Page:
Walk freely in the African savannah? Yes. Without weapons? That too. Is it dangerous? It depends. Where? In a beautiful corner of Africa, on the banks of the Zambezi river.
That morning I hadn’t committed the insanity of walking alone for 40 minutes, unarmed. Along the shore of the mighty Zambezi River, I was accompanied only by my loyal tripod and my heightened senses while the first of the Sun God’s rays began to flood one of the most authentic wildlife areas in Africa: the Mana Pools National Park in Zimbabwe. This time, I walked with another traveler, greeting the first light of dawn along with our hired armed guide, walking, expectant, hoping that the African savannah would surprise us. Dawn and dusk are the best times to observe animals. Soon we spotted a small group of elephants made up of a female, an adolescent and a small calf. We maintained a cautious 650-foot distance, aware of their reputation as one of the most dangerous animals in Africa, especially mothers with their young.
After watching them for a while, we left them behind and began to cross the open plain, typical of the region, which is dotted with acacia groves. Barely five minutes later, we heard a sound that made us spin around. The three elephants that we had stalked were stampeding towards us, crazed, as if being pursued by the Devil himself. The initial 1,300 feet was quickly reduced to 650, then 300. Our legs began to move quickly, the armed guide and I in front; our companion, who was pushing 70, lagged behind. When there were just 500 feet separating us from the crazed animals, a small embankment that we climbed and our guide’s experience saved us. Our desperate shouts and gestures, along with us becoming more visible, made the elephants suddenly turn at a right angle and disappear amongst the acacias. They had seen us. In reality, they were probably not attacking us but were more likely fleeing from someone or something. These enormous animals have very poorly developed eyesight. They are scared of us, and they don’t attack us for no reason, but if they’d stumbled upon us on their wild path, if they had only noticed our presence at a distance inferior to the safe distance, the outcome could have been very different.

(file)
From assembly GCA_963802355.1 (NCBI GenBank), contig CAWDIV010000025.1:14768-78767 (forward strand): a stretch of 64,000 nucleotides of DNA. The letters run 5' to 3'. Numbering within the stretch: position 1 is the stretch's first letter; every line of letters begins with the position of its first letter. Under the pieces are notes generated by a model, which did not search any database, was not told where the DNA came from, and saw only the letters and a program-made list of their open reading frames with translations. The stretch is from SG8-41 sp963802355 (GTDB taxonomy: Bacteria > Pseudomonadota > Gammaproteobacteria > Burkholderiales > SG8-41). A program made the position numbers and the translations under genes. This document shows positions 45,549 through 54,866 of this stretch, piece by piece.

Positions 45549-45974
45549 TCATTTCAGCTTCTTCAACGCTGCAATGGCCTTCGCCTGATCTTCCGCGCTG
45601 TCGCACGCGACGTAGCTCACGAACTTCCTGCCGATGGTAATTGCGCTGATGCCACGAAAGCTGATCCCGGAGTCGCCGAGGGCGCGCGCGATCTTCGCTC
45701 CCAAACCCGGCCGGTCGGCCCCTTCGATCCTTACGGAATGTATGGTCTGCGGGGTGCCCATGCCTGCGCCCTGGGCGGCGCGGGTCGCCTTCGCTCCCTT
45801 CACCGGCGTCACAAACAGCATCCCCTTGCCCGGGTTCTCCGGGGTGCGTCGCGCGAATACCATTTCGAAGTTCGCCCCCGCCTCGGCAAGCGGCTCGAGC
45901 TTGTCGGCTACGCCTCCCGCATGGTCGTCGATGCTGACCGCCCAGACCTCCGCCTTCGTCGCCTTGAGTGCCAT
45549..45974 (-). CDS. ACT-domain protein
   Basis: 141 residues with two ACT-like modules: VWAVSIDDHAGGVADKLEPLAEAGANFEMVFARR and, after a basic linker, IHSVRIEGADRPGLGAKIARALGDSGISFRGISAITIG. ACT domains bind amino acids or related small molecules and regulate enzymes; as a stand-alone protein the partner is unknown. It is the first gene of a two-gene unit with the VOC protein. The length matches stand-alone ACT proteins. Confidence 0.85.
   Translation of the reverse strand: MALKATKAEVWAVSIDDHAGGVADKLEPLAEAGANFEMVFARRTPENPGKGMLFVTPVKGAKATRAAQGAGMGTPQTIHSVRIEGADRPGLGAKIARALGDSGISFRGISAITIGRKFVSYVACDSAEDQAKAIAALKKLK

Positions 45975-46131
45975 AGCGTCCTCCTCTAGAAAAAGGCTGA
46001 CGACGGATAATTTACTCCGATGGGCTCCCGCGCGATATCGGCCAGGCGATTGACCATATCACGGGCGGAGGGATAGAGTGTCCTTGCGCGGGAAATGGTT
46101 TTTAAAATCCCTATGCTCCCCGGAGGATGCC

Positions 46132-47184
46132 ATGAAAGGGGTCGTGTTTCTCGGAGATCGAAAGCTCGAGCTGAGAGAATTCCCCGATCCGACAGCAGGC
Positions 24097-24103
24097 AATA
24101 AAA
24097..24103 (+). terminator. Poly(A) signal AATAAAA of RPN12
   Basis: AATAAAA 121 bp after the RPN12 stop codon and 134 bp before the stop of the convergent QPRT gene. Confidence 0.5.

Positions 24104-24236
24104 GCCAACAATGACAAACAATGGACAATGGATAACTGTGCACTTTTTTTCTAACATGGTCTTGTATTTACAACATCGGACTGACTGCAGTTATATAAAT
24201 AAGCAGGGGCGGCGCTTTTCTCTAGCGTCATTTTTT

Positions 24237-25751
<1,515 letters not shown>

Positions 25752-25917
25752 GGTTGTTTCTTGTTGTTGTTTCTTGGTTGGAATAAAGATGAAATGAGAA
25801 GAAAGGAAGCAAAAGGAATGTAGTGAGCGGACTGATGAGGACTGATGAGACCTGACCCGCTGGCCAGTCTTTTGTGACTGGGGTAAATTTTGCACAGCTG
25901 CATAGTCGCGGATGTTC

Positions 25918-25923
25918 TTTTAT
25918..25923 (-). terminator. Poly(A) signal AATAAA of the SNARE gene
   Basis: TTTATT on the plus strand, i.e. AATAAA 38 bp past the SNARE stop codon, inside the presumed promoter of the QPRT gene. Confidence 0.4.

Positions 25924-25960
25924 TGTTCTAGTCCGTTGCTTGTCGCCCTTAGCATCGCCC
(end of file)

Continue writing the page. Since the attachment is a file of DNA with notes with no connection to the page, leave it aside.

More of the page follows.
Like all herbivores, elephants have a safe distance. You can define it by the distance up to which the animal allows you to approach it before it flees. This is different for every animal. Problems arise when, for whatever reason, you end up within this safety circle without the animal realizing. This is when you find yourself in a dangerous situation. They can opt to flee, or to attack. And they are fast, very fast. And large. Enormous. But it didn’t happen.